Month: July 2013

Into the Light


Setting the Mood

The remoteness and rugged beauty of Acadia was the inspiration for the sound of the album. Rugged; beautiful; melancholy. The complexity of transposing a physical space for a sonic one is quiet difficult, yet with enough meditation and attention to detail of each track, it can be done.

I wanted the album to flow from track to track, not like that of new albums formatted to fit single after single until a ten to twelve song “album” is complete. Acadia has been written to flow. The tracks themselves tell a story of the search for personal understanding in an empty and desolate landscape such as the Acadian wilderness without the utterance of a single word. Each track produces the emotional processes of thought of the unknown man (Who can be interjected as yourself) as he treks through the wilderness. In some ways, it is a story not unlike that of the Exodus led by Moses, or the frostbitten musher leading the pack of Alaska’s Iditarod Sled Dog Race. By the time Acadia crescendos to a powerful final act and soon thereafter end, the mental journey as well as the sonic pleasure of those hearing it emerge as a well-rounded and beautifully sculpted idea which quietly exits the audible stage that your mind has developed in the hour the album is played.

The Tracklist



– The introductory track gently pulls you into the world that our unknown man resides. Perhaps arriving by boat, or even by foot, the misty hidden world he chooses to isolate himself on slowly steps into view. The song of the track itself deep and somewhat muffled; giving your ear the air of something tucked away by the fog. This world is completely alien to anything you know, almost as if blanketed in a cloak of monochromatic greyness.

Out of Acadia

– Out of Acadia establishes the insoluble security of dry land. The jagged rocky shore acting as a barrier between where our man with no identity has come from, and where he wants to be. The track is much more clear, almost sharp sounding like that of the craggy mystic shore of which you just arrived.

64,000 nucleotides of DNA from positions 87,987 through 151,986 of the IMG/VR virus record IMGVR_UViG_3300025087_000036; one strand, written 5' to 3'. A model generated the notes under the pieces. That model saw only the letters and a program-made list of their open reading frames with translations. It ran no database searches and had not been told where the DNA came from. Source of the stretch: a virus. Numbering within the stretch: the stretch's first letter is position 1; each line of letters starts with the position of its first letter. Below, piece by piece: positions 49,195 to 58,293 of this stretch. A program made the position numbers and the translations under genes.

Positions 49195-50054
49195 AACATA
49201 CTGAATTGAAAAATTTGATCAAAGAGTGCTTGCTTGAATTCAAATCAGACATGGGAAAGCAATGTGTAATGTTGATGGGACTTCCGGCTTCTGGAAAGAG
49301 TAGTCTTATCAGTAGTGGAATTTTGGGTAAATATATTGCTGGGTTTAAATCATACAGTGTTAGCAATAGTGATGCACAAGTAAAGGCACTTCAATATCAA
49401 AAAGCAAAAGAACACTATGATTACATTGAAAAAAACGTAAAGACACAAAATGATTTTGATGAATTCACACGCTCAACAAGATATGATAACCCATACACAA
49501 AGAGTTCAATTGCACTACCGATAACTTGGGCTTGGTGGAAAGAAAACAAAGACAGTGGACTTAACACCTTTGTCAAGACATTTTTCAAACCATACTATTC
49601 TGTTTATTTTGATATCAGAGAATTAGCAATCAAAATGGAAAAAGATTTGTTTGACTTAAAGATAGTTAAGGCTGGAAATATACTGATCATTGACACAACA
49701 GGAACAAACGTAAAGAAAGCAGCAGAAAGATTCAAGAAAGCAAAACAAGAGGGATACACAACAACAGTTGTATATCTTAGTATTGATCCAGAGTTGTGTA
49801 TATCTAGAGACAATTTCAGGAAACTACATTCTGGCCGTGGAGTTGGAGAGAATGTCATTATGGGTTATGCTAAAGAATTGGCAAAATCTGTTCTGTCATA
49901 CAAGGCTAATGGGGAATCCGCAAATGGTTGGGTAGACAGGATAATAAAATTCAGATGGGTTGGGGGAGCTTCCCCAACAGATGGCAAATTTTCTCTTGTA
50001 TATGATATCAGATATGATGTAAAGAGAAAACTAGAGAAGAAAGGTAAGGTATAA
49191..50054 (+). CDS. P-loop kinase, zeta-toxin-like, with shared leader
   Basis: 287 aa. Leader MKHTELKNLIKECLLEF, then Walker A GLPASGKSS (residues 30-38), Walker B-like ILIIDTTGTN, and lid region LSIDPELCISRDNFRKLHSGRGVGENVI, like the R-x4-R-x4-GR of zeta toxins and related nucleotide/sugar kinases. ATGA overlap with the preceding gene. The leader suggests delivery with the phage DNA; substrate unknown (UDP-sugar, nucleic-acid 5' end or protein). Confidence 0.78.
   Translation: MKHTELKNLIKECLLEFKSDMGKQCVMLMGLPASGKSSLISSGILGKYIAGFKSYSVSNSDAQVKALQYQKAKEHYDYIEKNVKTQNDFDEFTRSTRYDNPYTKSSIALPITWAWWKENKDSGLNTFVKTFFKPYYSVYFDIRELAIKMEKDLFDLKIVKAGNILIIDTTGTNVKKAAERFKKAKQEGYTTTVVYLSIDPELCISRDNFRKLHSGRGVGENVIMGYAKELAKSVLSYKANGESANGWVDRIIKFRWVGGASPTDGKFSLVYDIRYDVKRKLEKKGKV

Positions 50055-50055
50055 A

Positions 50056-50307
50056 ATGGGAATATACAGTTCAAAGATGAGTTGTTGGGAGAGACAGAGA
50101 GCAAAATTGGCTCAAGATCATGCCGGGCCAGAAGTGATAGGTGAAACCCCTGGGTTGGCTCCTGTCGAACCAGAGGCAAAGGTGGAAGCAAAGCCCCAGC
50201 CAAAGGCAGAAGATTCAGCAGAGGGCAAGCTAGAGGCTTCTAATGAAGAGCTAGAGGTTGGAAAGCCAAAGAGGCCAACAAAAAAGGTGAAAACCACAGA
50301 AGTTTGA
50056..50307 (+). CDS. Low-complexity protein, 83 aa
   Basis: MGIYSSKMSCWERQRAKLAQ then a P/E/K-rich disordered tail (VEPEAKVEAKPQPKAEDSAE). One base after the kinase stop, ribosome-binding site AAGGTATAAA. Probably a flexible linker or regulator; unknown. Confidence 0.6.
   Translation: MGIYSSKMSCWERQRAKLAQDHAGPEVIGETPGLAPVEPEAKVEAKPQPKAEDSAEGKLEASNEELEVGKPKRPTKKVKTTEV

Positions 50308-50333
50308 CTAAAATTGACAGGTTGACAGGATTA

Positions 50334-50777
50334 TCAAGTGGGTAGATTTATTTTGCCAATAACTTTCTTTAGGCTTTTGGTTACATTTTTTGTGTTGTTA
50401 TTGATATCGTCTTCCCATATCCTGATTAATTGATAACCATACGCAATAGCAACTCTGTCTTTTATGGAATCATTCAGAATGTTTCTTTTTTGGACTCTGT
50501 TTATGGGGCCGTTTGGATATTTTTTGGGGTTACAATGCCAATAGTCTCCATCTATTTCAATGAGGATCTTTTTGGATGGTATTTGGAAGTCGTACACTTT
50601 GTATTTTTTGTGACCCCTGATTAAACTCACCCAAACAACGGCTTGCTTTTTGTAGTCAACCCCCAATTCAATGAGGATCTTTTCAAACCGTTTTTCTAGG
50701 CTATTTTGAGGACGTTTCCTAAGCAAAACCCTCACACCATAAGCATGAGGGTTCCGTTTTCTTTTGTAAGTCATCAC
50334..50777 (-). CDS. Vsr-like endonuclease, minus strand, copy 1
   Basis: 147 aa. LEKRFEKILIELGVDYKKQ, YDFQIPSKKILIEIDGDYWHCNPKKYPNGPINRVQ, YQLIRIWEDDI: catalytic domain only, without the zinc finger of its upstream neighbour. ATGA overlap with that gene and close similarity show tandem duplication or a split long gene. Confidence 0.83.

Lost Pt.1

– Out of determination to understand yourself, our character begins to wander into the vast wilderness, unable to prevent any type of harm that may come to our man who walks into the bleak abyss empty handed, only to find himself abandoned to the mercy of the island, and lost beyond hope. His personal journey has now began, as he has nowhere to be; nowhere to go. The feel and sound of this track in particular is meant to feel heavy and dark, giving the listener the feeling of a burden like that of Mr. Unknown.


– Locked into this small world of nothing and everything, you begin to rely on the things you cannot trust; yourself and the strange new land you now lay on. Being more scared than reflective, he falls to the ground, tired, hopeless, dirty. This song in particular is written in a minor key, to put pressure on the emotional psyche of you the listener, and delve into the depression of our man who is looking for any possible way out of this darkness.

The Storm and the Sea

– The ground you lay upon is no longer ground. You are in a dream, upon the tilting desk of a thrashed sailing ship, far out at sea. The waves overwhelm the boat, plummeting you into the dark cold sea at the dusk of a stormy day. Just as Mr. Unknown breathes his last, there is an incredibly powerful drum of thunder, which lays the sea flat in its wake. Starting as a whisper, the man becomes quickly overwhelmed with the infinite knowledge of a greater entity. The man does not know if it is in fact God, or deep self discovery that is fueling this wave of awareness which is feeding him now, but nevertheless understands what he has to do. The man now realizes that in order to regain self-purpose, he needs to remove anything in his own life that distracts him from personal growth. All the people, the jobs, the media, the stress of day to day monotonous life must be eliminated for him to truly become his own person. This will make him happy; this will make him whole. The track is a mini story set within the tale to add drama and depth to the storyline of the dream, as well as the entire album.